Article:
Accused told gardaí he feared he'd lose girlfriend, court told

The trial of 32-year-old Dublin man accused of murdering his girlfriend’s former lover said to gardaí: "I didn’t want him around her, I was just after getting back with her and he was f**king it all up," the Central Criminal Court has heard.

The trial of 32-year-old Dublin man accused of murdering his girlfriend’s former lover said to gardaí: "I didn’t want him around her, I was just after getting back with her and he was f**king it all up," the Central Criminal Court has heard.

Mark McCann, aged 32, of Virginia Drive, Finglas denies murdering Robert Rogers, aged 26, of Berryfield Road, Finglas on January 12, 2002 at Cappagh Avenue, Finglas.

The court has heard the fatal stabbing arose out of a rivalry between two men for the affections of one woman, Anita Dunne.

The accused was arrested by gardaí within minutes of the stabbing as he cycled down Barry Road with a knife down his trousers.

During interviews with gardaí, Mr McCann said: "The two of us were just scuffling and I stabbed him, three to four times, I think."

When asked by gardaí why he stabbed the deceased, Mr McCann said: "Everything just happens to me, losing people. I was afraid I was going to lose Anita. I couldn’t help myself."

Mr McCann admitted to gardaí that he stabbed Mr Rogers in the back. "I didn’t want him near her or the gaff, he just wouldn’t leave us alone," Mr McCann told gardaí.

The accused told gardaí he had been going out with Anita Dunne for two years. But they had split up for a while during which Anita went out with Mr Rogers. The accused told gardai he "got back with Anita about two weeks" before the fatal stabbing.

Mr McCann said Anita Dunne and himself split up because the deceased allegedly told her he was on "gear", referring to drugs.

Mr Rogers also allegedly told Ms Dunne that the accused had the "virus" meaning HIV. "He was telling everyone, it was really wrecking my head," Mr McCann told gardaí.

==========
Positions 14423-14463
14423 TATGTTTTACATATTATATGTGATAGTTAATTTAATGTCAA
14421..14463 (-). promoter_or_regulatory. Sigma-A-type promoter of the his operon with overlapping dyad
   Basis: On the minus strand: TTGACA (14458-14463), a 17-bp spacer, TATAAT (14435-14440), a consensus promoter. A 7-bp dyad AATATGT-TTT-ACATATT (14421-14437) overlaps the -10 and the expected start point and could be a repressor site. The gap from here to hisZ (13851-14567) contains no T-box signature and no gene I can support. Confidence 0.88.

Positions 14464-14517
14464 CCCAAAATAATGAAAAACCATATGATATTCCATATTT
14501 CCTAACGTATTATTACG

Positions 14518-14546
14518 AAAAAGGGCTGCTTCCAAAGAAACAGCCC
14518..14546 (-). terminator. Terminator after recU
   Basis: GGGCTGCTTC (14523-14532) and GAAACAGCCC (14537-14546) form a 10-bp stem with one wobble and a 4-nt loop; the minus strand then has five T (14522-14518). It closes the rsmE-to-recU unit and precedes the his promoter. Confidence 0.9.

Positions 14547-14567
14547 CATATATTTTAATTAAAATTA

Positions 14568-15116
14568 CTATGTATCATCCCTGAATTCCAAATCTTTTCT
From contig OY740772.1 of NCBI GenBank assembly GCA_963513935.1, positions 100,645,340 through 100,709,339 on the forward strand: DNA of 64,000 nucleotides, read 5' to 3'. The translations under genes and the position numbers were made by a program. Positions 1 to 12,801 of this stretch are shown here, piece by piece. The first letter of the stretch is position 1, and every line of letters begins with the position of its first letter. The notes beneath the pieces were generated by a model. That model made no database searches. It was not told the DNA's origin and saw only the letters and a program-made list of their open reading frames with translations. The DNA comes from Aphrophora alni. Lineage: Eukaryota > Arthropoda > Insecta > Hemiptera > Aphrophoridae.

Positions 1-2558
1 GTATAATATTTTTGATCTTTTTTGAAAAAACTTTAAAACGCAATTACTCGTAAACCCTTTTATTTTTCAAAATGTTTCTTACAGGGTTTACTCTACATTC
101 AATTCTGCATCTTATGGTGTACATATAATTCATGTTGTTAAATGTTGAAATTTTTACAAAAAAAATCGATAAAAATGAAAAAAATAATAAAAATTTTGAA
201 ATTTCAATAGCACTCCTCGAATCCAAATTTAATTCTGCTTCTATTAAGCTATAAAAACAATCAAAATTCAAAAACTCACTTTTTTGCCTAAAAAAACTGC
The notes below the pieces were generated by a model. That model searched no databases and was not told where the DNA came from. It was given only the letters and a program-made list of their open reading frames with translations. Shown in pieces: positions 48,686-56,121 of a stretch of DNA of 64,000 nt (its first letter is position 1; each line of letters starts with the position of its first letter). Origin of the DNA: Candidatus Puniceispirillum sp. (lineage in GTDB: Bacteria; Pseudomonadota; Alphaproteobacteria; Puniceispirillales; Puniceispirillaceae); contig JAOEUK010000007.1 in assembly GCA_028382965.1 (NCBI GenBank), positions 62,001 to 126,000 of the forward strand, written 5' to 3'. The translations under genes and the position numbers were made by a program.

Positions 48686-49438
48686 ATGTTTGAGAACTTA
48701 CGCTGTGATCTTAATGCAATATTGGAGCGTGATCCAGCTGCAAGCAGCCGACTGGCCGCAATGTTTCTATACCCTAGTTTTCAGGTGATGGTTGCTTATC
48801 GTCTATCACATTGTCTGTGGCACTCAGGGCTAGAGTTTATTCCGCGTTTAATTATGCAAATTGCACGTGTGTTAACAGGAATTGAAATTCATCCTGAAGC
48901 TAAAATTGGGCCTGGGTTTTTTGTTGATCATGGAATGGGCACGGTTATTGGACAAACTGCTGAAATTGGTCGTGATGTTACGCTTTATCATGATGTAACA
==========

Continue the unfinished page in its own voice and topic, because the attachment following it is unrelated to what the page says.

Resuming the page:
When Mr Rogers called to Cappagh Avenue on the morning of the incident, the accused told gardaí he had stayed the night at the house.

The accused told gardai when he opened the door of the sitting room, the deceased "grabbed" him by the throat. "He hit me a few boxes in the face", he told gardaí.

Mr McCann told gardaí he then went out into the hall. "I thought about it. I couldn’t put up with the shit anymore. I wanted him to leave it out."

Mr McCann told gardaí he was "in a rage". "I was scared and annoyed. He wouldn’t leave the two of us alone, he was always picking on me," he said.

The accused said to gardai he then "lashed out".

Afterwards the accused said he "picked up the knife and put it in the front of his jacket". "I got onto my push bike and just went," Mr McCann told gardaí.

When pressed by gardaí why he didn’t walk away from the fight, Mr McCann allegedly said the deceased "used to give me an awful life".

"I knew if I walked away I would lose Anita", Mr McCann told gardaí.

The accused said to gardaí: "I wish today it didn’t happen, he was always in the way, never leaving me alone."

"I am sorry he is dead. I just wanted to scare him", Mr McCann told gardaí. "I am sorry it all happened, he used to be my mate. He should have left us alone to get on with our lives," the accused told gardaí.

The trial continues before Mr Justice Paul Carney at the Central Criminal Court and is expected to last a week.

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